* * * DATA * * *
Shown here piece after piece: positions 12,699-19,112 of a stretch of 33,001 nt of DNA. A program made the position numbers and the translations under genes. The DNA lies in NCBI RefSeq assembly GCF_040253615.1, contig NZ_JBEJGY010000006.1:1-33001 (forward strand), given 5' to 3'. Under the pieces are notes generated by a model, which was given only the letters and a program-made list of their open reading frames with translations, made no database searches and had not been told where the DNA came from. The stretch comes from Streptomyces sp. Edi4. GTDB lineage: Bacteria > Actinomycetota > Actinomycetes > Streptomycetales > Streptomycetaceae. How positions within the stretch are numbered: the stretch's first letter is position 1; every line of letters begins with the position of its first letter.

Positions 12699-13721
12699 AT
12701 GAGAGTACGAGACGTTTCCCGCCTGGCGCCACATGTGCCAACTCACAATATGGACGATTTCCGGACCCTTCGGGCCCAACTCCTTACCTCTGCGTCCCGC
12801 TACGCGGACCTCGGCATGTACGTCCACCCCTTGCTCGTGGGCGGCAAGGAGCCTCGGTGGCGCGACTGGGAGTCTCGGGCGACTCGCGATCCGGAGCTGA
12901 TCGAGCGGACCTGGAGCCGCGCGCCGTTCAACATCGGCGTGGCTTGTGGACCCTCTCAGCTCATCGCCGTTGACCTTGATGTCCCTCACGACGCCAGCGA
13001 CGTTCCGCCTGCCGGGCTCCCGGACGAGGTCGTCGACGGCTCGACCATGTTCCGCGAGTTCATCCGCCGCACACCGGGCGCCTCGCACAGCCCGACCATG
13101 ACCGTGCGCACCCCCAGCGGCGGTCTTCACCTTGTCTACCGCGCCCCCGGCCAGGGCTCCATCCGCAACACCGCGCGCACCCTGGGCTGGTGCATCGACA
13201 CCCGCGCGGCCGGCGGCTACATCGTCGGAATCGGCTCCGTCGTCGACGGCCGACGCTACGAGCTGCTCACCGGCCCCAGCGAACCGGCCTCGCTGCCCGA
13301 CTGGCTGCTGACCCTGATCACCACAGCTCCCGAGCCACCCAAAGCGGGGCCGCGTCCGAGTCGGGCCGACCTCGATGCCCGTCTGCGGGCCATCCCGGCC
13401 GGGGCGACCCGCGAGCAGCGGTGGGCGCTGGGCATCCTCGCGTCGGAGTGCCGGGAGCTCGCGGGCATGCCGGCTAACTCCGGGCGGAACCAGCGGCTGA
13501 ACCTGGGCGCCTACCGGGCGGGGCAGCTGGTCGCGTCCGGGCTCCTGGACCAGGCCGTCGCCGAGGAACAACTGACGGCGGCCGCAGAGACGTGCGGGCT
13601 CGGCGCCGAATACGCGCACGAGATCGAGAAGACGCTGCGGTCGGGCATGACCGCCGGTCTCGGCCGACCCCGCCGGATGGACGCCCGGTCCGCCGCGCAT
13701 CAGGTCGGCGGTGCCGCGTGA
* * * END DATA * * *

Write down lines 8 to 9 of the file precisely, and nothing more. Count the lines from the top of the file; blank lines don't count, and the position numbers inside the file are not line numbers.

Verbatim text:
13101 ACCGTGCGCACCCCCAGCGGCGGTCTTCACCTTGTCTACCGCGCCCCCGGCCAGGGCTCCATCCGCAACACCGCGCGCACCCTGGGCTGGTGCATCGACA
13201 CCCGCGCGGCCGGCGGCTACATCGTCGGAATCGGCTCCGTCGTCGACGGCCGACGCTACGAGCTGCTCACCGGCCCCAGCGAACCGGCCTCGCTGCCCGA